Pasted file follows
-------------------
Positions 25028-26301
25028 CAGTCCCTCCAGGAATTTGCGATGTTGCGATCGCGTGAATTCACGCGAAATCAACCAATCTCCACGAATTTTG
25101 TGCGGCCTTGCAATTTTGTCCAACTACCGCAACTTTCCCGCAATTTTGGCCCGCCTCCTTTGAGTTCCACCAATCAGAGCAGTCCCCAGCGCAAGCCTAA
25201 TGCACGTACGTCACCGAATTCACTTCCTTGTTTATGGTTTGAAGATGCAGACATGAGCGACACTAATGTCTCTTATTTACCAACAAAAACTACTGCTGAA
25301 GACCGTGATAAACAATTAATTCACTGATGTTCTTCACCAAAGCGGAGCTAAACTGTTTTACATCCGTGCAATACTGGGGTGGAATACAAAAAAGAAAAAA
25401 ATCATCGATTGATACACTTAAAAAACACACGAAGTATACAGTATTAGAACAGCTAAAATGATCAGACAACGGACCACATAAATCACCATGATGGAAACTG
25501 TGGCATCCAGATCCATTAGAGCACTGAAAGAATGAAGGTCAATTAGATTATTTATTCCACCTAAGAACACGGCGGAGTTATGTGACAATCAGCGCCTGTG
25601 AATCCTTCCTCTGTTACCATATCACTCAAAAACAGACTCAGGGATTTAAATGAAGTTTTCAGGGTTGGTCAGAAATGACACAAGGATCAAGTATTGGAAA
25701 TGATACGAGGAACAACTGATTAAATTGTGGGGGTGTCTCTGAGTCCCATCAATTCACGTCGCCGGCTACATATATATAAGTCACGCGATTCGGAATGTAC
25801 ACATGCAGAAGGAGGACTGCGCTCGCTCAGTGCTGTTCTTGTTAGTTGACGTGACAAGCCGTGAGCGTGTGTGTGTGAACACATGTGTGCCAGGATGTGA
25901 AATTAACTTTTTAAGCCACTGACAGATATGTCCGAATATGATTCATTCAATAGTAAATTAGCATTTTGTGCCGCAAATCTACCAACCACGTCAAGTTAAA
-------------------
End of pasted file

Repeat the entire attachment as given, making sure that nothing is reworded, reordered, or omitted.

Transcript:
Positions 25028-26301
25028 CAGTCCCTCCAGGAATTTGCGATGTTGCGATCGCGTGAATTCACGCGAAATCAACCAATCTCCACGAATTTTG
25101 TGCGGCCTTGCAATTTTGTCCAACTACCGCAACTTTCCCGCAATTTTGGCCCGCCTCCTTTGAGTTCCACCAATCAGAGCAGTCCCCAGCGCAAGCCTAA
25201 TGCACGTACGTCACCGAATTCACTTCCTTGTTTATGGTTTGAAGATGCAGACATGAGCGACACTAATGTCTCTTATTTACCAACAAAAACTACTGCTGAA
25301 GACCGTGATAAACAATTAATTCACTGATGTTCTTCACCAAAGCGGAGCTAAACTGTTTTACATCCGTGCAATACTGGGGTGGAATACAAAAAAGAAAAAA
25401 ATCATCGATTGATACACTTAAAAAACACACGAAGTATACAGTATTAGAACAGCTAAAATGATCAGACAACGGACCACATAAATCACCATGATGGAAACTG
25501 TGGCATCCAGATCCATTAGAGCACTGAAAGAATGAAGGTCAATTAGATTATTTATTCCACCTAAGAACACGGCGGAGTTATGTGACAATCAGCGCCTGTG
25601 AATCCTTCCTCTGTTACCATATCACTCAAAAACAGACTCAGGGATTTAAATGAAGTTTTCAGGGTTGGTCAGAAATGACACAAGGATCAAGTATTGGAAA
25701 TGATACGAGGAACAACTGATTAAATTGTGGGGGTGTCTCTGAGTCCCATCAATTCACGTCGCCGGCTACATATATATAAGTCACGCGATTCGGAATGTAC
25801 ACATGCAGAAGGAGGACTGCGCTCGCTCAGTGCTGTTCTTGTTAGTTGACGTGACAAGCCGTGAGCGTGTGTGTGTGAACACATGTGTGCCAGGATGTGA
25901 AATTAACTTTTTAAGCCACTGACAGATATGTCCGAATATGATTCATTCAATAGTAAATTAGCATTTTGTGCCGCAAATCTACCAACCACGTCAAGTTAAA